Thursday, October 28, 2010

What I do for fun on a Thursday night...

I had a hot date on Thursday night! With boiling chunks of apples - it was truly HOT.

I got home late from an information session about a land conservation campaign in our town, and then futzed around the house for a while, cleaning the kitchen and putting clutter away, and then...

I got this great idea that I would make applesauce! At 10:45 at night! After I had just cleaned up the kitchen! (I know I'm using a lot of exclamation points, but I must say I was positively giddy to make applesauce.)

Considering I usually try to go to bed by 10 and I hate getting the kitchen dirty immediately after cleaning it, this was a surprising inclination, but I decided that you're only 27 years and 11 and 3/4 months old once, so I sorted through a bag of windfall apples from Norway Hill Orchards that my parents picked last weekend.

I washed them, chopped them in halves or quarters, and filled up a heavy 10-quart stockpot.I added about a cup and a half of water, put the lid on, and stuck the pot on the stove for 25 minutes or so.

During this time, I wandered around the house some more and watched a bit of the documentary of "Guns, Germs and Steel"... it's like the CliffNotes version of the book. I also periodically wandered over to the stove to smell if the apples were cooking down.

When apples are cooking down, they release this amazing sweet flowery perfumey scent, completely unlike the tart flavor of raw apples. The stronger the scent becomes, the closer the apples are to becoming saucy. I think that the heady fragrance of apples cooking is really what enticed me to make applesauce so late in the evening, rather than the smooth sweetness of the applesauce.

Up to this point, I had used only your everyday ordinary cooking tools, but for the sauce-making, I pulled out my special cooking tool, a chinois sieve. It's basically a metal perforated cone that sits on a wire frame; you put the soft apples in it and use the wooden paddle that comes with it to force the applesauce through the holes. The stems, skin and seeds all stay on the inside of the sieve. Cool, eh? You betcha.

(Magalloway did not actually help with the applesauce straining; he couldn't quite figure out how to push the paddle around... He might have been more interested if it were salmon sauce.)

This applesauce went straight into the refrigerator, as I love warm applesauce with granola for breakfast this time of year.

** If you don't have a chinois sieve, you can peel, core and slice the apples and then just cook them down. No straining necessary, although you may want to use a potato masher. You can make chunky applesauce this way, but your applesauce will be yellow.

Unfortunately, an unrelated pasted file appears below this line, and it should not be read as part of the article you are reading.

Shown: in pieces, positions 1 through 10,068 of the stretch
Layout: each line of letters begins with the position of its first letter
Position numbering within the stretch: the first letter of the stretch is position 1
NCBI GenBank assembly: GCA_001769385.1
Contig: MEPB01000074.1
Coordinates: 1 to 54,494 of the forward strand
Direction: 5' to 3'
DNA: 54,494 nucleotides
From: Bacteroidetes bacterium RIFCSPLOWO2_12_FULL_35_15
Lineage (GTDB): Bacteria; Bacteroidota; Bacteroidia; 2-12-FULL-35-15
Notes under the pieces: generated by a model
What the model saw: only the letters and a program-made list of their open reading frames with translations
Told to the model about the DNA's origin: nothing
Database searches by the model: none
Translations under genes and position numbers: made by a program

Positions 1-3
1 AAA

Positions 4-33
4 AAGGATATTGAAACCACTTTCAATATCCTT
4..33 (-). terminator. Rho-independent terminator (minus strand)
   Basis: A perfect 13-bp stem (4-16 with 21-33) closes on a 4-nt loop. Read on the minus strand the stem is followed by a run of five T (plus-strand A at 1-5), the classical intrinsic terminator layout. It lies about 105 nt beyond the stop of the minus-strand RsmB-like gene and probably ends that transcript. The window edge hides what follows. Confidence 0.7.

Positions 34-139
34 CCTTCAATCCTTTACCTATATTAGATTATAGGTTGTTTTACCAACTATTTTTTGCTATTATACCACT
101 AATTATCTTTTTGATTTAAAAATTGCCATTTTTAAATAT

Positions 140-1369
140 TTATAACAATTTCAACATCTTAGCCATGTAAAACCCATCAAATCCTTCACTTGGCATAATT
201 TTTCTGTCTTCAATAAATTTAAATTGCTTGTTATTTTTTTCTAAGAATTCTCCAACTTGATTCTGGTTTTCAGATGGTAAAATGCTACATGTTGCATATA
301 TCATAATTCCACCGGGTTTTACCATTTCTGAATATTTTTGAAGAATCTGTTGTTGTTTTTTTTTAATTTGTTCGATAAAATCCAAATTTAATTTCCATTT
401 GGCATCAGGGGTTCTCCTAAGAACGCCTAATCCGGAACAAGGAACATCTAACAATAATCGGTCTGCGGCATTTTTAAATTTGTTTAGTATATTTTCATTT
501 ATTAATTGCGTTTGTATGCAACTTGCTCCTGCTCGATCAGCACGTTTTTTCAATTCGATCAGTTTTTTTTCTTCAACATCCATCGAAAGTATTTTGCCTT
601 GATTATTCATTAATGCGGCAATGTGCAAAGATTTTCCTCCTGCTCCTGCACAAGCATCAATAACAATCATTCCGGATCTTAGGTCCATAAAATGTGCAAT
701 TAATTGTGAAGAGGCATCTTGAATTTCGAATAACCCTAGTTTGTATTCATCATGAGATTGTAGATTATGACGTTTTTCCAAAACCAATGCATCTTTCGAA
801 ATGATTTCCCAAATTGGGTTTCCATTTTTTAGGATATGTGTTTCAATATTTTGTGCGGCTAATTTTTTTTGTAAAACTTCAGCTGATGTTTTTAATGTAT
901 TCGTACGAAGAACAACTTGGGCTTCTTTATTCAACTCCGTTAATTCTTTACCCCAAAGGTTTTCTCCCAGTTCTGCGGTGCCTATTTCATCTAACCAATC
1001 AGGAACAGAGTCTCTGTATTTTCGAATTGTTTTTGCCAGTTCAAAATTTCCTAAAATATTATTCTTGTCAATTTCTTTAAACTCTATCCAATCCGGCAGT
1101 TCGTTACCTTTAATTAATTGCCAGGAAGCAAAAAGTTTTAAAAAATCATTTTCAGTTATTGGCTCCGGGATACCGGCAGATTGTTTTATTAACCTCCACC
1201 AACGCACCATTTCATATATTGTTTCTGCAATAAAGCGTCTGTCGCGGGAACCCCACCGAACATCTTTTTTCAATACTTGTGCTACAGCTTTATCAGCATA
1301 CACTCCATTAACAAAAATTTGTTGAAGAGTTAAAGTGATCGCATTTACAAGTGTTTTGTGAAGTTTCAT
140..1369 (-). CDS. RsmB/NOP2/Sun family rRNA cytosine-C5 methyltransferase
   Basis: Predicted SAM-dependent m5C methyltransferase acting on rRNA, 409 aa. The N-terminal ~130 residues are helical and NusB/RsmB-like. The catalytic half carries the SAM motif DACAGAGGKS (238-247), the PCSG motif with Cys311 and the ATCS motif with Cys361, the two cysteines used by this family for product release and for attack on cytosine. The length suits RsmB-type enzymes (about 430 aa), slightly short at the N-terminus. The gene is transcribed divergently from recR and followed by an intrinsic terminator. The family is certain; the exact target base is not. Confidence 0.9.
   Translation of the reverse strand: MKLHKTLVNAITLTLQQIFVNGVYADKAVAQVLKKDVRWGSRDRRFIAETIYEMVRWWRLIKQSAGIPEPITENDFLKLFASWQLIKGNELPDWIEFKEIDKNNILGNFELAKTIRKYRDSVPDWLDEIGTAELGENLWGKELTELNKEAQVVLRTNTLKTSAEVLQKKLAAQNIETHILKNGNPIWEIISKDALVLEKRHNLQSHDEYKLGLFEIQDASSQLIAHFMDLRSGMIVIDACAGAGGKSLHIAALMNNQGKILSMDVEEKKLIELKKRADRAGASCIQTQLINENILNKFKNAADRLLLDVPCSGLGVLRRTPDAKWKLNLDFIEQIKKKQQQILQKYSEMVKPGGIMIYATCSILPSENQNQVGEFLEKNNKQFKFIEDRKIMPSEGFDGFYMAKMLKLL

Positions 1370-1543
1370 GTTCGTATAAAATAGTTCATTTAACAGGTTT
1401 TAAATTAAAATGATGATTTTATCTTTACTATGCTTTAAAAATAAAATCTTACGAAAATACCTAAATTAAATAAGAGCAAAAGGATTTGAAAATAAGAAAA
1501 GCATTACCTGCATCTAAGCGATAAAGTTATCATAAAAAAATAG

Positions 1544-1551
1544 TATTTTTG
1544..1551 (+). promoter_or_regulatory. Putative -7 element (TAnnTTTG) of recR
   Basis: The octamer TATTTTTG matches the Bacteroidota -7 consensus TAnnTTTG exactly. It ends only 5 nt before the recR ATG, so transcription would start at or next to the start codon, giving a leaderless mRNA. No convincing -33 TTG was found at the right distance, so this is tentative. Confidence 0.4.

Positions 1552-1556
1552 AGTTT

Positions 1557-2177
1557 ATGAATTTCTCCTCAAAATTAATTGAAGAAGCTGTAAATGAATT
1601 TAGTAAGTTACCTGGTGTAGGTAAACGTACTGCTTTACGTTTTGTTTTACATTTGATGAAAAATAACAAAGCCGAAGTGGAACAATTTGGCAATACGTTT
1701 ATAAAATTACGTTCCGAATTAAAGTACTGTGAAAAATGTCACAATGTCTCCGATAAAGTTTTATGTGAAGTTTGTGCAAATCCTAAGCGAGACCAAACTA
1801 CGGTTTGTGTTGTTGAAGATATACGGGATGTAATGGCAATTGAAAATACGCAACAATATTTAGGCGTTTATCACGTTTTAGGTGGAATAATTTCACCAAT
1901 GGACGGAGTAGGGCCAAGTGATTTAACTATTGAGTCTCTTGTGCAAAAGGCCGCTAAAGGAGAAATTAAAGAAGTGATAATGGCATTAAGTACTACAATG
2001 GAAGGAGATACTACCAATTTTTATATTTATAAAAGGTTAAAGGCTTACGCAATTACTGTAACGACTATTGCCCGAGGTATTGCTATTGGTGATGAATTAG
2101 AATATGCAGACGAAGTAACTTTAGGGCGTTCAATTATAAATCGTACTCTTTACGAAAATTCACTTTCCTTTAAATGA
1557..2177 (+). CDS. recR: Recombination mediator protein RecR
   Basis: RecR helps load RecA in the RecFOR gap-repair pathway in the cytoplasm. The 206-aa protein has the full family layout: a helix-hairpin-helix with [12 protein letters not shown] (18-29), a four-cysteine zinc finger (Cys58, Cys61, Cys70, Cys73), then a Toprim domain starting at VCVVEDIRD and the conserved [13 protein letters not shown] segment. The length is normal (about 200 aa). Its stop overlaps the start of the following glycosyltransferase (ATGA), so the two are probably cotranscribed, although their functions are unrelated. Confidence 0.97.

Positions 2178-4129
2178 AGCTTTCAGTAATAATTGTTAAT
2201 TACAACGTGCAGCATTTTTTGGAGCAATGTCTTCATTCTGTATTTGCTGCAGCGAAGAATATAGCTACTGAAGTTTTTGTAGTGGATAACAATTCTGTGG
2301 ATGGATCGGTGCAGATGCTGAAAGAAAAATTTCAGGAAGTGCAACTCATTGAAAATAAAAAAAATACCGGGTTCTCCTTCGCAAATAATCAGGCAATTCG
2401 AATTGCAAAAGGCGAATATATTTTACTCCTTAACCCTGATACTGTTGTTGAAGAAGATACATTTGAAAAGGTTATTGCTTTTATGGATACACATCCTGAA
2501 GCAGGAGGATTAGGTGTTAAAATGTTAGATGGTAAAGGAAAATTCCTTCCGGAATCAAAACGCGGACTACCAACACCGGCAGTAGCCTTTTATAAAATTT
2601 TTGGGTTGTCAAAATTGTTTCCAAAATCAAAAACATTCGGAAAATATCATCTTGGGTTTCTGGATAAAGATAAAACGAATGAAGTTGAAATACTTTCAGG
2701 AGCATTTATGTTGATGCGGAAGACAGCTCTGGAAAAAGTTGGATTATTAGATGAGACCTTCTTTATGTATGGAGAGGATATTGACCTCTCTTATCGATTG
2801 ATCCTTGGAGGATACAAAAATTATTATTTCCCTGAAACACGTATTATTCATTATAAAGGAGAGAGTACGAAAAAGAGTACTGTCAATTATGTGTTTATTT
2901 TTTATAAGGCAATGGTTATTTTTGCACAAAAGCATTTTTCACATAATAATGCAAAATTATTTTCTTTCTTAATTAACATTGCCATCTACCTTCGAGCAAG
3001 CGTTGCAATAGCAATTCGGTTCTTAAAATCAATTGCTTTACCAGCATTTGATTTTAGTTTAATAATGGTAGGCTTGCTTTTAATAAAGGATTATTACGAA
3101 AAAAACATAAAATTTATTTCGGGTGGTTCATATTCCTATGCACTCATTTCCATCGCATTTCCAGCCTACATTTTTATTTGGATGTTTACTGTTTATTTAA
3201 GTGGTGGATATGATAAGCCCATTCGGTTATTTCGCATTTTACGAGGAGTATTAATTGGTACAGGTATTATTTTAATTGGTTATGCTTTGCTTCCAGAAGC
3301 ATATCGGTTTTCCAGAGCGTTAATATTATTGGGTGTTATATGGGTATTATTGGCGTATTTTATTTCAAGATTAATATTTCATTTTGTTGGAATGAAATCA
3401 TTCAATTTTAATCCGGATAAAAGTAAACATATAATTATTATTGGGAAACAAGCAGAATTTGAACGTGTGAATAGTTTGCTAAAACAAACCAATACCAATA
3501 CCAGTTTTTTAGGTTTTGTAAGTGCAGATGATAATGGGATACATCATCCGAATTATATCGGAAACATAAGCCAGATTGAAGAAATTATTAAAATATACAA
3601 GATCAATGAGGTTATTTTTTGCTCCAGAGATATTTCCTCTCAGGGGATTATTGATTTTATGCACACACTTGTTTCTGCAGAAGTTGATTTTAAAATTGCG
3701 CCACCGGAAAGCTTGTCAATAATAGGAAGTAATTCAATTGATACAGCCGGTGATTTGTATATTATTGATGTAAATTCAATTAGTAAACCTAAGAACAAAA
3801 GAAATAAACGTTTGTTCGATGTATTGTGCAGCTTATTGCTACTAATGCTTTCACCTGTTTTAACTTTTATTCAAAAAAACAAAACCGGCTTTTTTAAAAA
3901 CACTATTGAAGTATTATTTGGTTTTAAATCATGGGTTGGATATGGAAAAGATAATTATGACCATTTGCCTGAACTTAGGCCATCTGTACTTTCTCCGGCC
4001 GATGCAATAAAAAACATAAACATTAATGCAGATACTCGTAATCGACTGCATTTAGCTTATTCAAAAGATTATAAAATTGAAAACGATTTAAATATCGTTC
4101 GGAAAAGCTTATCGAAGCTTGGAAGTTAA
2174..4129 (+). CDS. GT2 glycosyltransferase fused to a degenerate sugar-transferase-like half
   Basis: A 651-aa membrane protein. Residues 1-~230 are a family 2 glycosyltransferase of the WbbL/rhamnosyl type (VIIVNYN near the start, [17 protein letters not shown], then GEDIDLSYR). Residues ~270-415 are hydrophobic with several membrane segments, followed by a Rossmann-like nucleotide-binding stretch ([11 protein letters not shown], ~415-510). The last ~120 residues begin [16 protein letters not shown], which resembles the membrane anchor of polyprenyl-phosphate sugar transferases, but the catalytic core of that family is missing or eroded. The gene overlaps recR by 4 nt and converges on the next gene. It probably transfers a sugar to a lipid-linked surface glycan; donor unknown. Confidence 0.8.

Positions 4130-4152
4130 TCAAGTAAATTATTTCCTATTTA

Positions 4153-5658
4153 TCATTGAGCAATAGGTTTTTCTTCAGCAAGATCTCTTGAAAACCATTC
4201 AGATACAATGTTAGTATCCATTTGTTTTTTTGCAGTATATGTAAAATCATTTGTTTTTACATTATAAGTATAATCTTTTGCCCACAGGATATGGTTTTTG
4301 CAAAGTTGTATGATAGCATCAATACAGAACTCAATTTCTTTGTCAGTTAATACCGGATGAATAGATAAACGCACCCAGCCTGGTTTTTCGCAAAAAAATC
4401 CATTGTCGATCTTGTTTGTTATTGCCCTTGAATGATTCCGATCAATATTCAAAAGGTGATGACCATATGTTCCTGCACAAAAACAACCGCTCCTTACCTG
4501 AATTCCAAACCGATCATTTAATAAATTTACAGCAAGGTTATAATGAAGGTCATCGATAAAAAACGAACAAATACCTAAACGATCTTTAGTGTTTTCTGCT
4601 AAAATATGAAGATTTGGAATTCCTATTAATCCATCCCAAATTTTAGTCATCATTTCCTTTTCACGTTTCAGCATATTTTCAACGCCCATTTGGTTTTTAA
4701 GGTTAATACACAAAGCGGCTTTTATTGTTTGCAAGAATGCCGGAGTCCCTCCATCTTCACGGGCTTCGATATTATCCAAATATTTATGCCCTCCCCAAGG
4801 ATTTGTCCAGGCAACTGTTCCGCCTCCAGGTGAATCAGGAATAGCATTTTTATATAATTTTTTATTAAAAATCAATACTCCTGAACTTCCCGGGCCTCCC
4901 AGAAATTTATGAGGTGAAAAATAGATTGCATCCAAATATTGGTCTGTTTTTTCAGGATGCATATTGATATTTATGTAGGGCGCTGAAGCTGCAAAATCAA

**Another option - if you want to keep the beautiful pink color (which comes from the skins), you can just chop and core the apples, cook them down with the skins, and then pour the whole mess through a colander. You'll probably need a wooden spoon or your fingers to help separate the skins from the flesh.

Monday, October 11, 2010

Summer Harvest Wrap-Up

I'm amazed at how nice our autumn has been thus far. It's rained some, helping to refresh the water table and our drinking water wells. But mostly it's been a lot of really beautiful days with pretty fall colors. At our house, we haven't yet had a frost as we're in a sheltered spot, but we did wrap the cherry tomatoes two nights ago with sheets. I almost wanted to keep them up as ghostly Halloween decorations, but that would defeat the purpose of keeping the tomato plants producing.

I've been a bit remiss in keeping my online harvest log up-to-date, but I did just catch up - so please navigate to My 2010 Harvest Log. The season isn't completely over, but it's certainly winding down. I am keeping my fingers crossed that I will still be harvesting some spinach, arugula and carrots from the garden well into November.

So - I've learned a couple things this year -
1) Squash plants grow like kudzu. Interestingly, I had great success with the winter squashes (butternut and acorn) and only a very few zucchini and summer squash. Somehow my friends and family members are much more enthused about taking home free hard squash than summer squash... so maybe this was a good thing.

2) I do not need 12 tomato plants. Without doing the math, I know that I've harvested over 40 pounds of tomatoes from my garden this year. The vines kept overwhelming their supports and threatening to topple completely, even with fairly routine sucker-removal.

3) Peppers do well with a little spa treatment. Some nice farmers who sold us pepper starts told us to sprinkle Epsom salt around the base of the plant. Apparently the magnesium is in high demand for peppers.

4) Even though I measured out my plant spacing this year, I still crowded my plants. My nasturtiums barely grew at all until I tore out the cucumber vines, and then they just flourished late summer and into the fall.

5) I also just learned a new trick - you can use sawdust as mulch. I'm really quite excited to learn this because we have a lot of sawdust from woodworking and I need to mulch a lot of garden space. We planted raspberries, grapes, strawberries and blueberries late this summer, which all need some sort of bed mulch. The key is to put down some nitrogen fertilizer (compost or other type) before the sawdust.

6) Ran into trouble with bitter lettuce and early bolting of greens during the summer. Part of this may have been attributable to the droughty conditions and my lackluster watering habits in August.

Stay tuned for my big dreams for next year's garden and to see how the late harvests turn out!